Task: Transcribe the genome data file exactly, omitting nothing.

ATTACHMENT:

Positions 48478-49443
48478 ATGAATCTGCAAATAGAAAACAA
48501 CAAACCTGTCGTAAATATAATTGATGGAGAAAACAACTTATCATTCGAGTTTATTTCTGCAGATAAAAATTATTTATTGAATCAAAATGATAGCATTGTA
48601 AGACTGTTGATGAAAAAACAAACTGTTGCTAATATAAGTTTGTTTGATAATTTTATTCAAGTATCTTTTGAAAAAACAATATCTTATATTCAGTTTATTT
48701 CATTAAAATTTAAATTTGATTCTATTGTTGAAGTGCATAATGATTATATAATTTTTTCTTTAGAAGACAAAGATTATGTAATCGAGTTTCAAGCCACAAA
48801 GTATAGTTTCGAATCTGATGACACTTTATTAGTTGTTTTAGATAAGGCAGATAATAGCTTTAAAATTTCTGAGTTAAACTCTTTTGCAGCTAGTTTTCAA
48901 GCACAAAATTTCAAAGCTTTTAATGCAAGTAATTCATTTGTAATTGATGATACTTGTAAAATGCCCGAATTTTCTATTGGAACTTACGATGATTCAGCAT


Positions 48478-49443
48478 ATGAATCTGCAAATAGAAAACAA
48501 CAAACCTGTCGTAAATATAATTGATGGAGAAAACAACTTATCATTCGAGTTTATTTCTGCAGATAAAAATTATTTATTGAATCAAAATGATAGCATTGTA
48601 AGACTGTTGATGAAAAAACAAACTGTTGCTAATATAAGTTTGTTTGATAATTTTATTCAAGTATCTTTTGAAAAAACAATATCTTATATTCAGTTTATTT
48701 CATTAAAATTTAAATTTGATTCTATTGTTGAAGTGCATAATGATTATATAATTTTTTCTTTAGAAGACAAAGATTATGTAATCGAGTTTCAAGCCACAAA
48801 GTATAGTTTCGAATCTGATGACACTTTATTAGTTGTTTTAGATAAGGCAGATAATAGCTTTAAAATTTCTGAGTTAAACTCTTTTGCAGCTAGTTTTCAA
48901 GCACAAAATTTCAAAGCTTTTAATGCAAGTAATTCATTTGTAATTGATGATACTTGTAAAATGCCCGAATTTTCTATTGGAACTTACGATGATTCAGCAT